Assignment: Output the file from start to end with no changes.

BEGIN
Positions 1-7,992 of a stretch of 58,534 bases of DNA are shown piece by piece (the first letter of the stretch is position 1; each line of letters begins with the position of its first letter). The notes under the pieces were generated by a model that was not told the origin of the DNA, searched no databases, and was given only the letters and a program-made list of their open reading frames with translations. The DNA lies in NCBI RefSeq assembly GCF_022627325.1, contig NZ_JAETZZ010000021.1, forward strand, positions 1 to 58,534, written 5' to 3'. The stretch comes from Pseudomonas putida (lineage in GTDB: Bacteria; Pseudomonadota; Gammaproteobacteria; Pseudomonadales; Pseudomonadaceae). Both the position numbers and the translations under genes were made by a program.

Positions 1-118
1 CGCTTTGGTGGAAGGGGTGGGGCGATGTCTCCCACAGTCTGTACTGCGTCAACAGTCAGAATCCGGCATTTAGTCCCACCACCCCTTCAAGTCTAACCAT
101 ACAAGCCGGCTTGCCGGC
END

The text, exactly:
Positions 1-7,992 of a stretch of 58,534 bases of DNA are shown piece by piece (the first letter of the stretch is position 1; each line of letters begins with the position of its first letter). The notes under the pieces were generated by a model that was not told the origin of the DNA, searched no databases, and was given only the letters and a program-made list of their open reading frames with translations. The DNA lies in NCBI RefSeq assembly GCF_022627325.1, contig NZ_JAETZZ010000021.1, forward strand, positions 1 to 58,534, written 5' to 3'. The stretch comes from Pseudomonas putida (lineage in GTDB: Bacteria; Pseudomonadota; Gammaproteobacteria; Pseudomonadales; Pseudomonadaceae). Both the position numbers and the translations under genes were made by a program.

Positions 1-118
1 CGCTTTGGTGGAAGGGGTGGGGCGATGTCTCCCACAGTCTGTACTGCGTCAACAGTCAGAATCCGGCATTTAGTCCCACCACCCCTTCAAGTCTAACCAT
101 ACAAGCCGGCTTGCCGGC